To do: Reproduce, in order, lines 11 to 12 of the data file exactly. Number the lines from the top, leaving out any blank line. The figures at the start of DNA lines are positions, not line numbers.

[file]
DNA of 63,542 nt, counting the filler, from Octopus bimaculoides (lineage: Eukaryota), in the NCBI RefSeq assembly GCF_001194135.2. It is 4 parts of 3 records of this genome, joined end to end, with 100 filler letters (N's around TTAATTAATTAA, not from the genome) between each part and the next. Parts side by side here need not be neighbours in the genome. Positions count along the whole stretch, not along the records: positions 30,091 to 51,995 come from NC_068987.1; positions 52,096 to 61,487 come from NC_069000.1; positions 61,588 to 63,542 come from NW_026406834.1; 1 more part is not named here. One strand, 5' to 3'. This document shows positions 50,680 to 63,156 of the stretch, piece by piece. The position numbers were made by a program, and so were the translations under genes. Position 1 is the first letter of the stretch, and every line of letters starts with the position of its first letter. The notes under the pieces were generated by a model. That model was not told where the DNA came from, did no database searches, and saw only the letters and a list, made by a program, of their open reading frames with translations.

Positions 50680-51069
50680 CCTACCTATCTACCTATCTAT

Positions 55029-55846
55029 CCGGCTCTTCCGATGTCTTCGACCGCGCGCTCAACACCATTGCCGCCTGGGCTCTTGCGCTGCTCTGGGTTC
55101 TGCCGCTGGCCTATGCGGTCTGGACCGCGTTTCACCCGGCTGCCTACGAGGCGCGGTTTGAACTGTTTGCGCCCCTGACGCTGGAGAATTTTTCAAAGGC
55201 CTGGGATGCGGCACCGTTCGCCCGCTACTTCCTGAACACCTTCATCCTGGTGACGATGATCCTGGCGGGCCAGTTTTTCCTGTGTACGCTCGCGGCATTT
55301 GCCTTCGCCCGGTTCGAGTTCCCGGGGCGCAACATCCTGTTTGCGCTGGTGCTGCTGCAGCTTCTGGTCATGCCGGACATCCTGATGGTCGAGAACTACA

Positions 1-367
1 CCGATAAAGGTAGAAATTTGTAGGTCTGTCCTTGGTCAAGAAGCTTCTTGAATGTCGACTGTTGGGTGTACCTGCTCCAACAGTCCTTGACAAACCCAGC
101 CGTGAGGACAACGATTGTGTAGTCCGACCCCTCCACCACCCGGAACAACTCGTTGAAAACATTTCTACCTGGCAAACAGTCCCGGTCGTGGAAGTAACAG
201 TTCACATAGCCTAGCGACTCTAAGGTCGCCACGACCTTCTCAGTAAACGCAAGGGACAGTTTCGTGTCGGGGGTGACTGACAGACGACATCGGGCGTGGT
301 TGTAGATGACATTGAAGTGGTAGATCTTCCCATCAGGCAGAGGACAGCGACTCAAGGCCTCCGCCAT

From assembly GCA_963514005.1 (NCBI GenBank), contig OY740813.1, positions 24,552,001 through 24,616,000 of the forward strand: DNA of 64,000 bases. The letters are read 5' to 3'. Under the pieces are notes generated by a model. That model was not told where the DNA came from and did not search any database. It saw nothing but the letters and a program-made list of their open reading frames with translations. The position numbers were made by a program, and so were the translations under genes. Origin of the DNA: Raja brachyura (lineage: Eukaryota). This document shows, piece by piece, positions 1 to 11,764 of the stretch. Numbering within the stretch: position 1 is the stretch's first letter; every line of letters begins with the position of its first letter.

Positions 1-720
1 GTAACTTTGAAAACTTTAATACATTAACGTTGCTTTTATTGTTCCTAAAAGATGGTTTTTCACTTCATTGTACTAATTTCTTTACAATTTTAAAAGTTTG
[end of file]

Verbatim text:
101 CGTGAGGACAACGATTGTGTAGTCCGACCCCTCCACCACCCGGAACAACTCGTTGAAAACATTTCTACCTGGCAAACAGTCCCGGTCGTGGAAGTAACAG
201 TTCACATAGCCTAGCGACTCTAAGGTCGCCACGACCTTCTCAGTAAACGCAAGGGACAGTTTCGTGTCGGGGGTGACTGACAGACGACATCGGGCGTGGT